These optical behaviors are belonged to classic optics which is based on a straight pathway of light. Non-linear optics is a very young scientific field formed around 1990s. Most interested behavior of non-linear optics is its curved pathway. When Albert Einstein predicted that a light may be bent by sun’s gravity, it surprised many scientists. Many years later, when non-linear optics is used in LCD field, it also brought a lot of surprised results. It may improve many optical applications.

Figure 5 illustrates scattering mechanism of 3G Film with non-linear optical materials, where circles represent droplets of liquid crystals. In micro structure as illustrated for 3G Film, liquid crystal micro droplets are dispersed in a non-linear polymer matrix, which allows a light travel in curved way within the matrix. Although incident light A and light B come from same direction, there are chances for a droplet to receive the incident lights from all directions including opposite directions.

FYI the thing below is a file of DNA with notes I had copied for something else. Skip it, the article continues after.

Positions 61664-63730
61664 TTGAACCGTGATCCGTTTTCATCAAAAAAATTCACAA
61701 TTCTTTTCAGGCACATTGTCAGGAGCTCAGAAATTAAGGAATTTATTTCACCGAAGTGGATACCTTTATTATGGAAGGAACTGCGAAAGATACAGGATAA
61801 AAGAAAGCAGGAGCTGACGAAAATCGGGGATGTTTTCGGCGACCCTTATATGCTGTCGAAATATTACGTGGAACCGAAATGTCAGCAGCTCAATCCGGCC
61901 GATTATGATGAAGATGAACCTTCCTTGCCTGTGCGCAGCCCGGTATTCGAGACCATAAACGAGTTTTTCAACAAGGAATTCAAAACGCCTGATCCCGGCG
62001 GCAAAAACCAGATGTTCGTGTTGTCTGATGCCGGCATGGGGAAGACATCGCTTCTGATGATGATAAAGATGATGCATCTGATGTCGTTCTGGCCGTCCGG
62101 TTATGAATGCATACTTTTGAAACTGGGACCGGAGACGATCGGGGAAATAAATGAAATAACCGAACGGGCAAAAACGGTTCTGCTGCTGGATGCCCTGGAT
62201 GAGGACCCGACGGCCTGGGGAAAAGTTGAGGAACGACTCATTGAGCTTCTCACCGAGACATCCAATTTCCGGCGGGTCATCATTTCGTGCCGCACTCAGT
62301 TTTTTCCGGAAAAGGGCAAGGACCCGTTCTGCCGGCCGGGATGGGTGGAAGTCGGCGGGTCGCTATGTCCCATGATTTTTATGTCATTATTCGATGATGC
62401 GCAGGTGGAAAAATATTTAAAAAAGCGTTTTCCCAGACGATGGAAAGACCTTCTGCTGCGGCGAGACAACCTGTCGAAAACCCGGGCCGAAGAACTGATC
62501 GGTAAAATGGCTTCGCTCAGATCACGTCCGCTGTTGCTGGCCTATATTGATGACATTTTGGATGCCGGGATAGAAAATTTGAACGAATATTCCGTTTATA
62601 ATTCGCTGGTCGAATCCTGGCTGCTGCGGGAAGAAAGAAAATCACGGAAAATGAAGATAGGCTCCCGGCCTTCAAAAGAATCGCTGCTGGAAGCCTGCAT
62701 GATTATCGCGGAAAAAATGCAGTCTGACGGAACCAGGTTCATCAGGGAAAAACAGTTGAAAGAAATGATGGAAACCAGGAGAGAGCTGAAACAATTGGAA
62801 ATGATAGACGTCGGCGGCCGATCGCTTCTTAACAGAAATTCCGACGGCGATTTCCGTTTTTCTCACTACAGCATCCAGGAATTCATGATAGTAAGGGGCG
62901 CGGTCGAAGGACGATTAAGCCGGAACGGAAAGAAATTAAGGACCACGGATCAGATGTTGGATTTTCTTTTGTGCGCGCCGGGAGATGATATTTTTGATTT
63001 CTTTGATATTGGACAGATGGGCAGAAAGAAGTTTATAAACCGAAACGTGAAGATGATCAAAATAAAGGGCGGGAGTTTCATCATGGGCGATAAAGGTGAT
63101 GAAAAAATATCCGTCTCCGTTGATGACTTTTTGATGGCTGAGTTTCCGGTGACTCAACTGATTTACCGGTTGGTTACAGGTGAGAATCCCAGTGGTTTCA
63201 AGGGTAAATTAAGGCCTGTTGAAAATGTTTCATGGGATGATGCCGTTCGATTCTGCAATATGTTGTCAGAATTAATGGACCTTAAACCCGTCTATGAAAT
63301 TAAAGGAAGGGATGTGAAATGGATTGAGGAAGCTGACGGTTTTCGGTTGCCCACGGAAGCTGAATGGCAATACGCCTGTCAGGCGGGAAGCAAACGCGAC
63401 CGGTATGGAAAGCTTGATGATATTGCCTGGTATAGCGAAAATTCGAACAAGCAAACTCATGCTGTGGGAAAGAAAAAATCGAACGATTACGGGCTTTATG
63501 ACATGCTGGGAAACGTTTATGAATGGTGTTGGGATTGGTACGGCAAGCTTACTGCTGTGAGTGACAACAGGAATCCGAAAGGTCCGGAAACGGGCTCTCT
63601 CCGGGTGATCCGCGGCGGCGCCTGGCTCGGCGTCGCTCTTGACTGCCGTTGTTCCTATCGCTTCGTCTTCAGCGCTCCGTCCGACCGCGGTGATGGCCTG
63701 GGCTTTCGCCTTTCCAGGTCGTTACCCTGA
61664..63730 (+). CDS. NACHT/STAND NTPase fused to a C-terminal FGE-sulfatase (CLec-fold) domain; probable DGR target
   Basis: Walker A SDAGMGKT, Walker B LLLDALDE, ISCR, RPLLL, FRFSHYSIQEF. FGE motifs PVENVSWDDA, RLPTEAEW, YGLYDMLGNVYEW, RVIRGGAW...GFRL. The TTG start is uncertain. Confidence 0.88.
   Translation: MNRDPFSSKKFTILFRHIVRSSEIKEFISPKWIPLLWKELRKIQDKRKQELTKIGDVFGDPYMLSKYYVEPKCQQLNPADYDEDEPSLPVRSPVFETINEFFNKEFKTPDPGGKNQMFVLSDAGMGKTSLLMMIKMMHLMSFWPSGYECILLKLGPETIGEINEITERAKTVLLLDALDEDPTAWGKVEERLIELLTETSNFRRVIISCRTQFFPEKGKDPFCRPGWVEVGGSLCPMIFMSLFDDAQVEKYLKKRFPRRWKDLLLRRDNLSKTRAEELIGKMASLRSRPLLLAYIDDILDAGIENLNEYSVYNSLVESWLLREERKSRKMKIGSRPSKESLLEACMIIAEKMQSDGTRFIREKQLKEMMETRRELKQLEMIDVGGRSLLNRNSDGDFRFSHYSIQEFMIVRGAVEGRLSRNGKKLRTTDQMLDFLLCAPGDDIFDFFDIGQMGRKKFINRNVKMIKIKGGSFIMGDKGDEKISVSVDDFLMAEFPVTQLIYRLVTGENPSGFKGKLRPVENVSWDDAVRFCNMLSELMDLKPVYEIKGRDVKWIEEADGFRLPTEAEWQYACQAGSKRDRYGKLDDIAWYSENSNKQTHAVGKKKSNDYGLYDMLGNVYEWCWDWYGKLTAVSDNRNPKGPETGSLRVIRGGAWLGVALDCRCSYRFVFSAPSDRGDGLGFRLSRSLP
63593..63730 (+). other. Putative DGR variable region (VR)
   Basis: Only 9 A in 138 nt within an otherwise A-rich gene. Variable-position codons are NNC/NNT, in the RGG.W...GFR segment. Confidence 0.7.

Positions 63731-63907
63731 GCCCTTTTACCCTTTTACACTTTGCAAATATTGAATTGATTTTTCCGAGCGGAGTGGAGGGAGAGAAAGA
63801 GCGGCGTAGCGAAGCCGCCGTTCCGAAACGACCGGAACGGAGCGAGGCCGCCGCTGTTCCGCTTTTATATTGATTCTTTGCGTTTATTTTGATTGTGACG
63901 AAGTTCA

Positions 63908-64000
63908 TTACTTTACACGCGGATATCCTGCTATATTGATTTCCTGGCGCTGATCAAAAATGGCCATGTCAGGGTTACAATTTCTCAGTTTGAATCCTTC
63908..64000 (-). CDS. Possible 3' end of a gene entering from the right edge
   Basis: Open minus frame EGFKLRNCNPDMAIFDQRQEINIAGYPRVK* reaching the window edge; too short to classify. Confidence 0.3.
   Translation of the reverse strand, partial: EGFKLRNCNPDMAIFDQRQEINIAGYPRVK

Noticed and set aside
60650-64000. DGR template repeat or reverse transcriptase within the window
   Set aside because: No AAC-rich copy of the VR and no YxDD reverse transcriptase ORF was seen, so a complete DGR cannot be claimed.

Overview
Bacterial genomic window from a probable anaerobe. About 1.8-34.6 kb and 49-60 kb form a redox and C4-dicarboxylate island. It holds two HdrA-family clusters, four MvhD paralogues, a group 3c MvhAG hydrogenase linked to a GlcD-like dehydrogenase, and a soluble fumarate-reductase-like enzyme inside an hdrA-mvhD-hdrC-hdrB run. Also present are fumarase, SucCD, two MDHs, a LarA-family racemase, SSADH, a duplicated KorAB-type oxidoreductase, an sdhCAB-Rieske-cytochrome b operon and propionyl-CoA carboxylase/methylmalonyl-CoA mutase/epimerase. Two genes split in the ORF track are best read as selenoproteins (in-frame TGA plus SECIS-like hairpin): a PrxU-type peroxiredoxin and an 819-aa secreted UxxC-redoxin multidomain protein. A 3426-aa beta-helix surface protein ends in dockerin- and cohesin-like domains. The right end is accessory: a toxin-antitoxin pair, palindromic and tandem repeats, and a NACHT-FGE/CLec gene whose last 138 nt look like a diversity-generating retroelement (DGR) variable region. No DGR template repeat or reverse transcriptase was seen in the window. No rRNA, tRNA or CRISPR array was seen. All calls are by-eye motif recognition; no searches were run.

The non-linear optics promotes formation of spherical scattering. If one time or one layer of such scattering is not enough to produce a perfect uniformity, and then add more layers. In order to achieve a super uniformity, 3G Film is consisted of 50 layers of nano droplets in its micro structure. When a light is able to travel in curved way in a media, many traditional features like incident angle or viewing angle lose their meanings, because the incident light can reach to any point from any direction. Therefore, as the outputs, scattered lights can be in all directions. That forms a spherical scattering.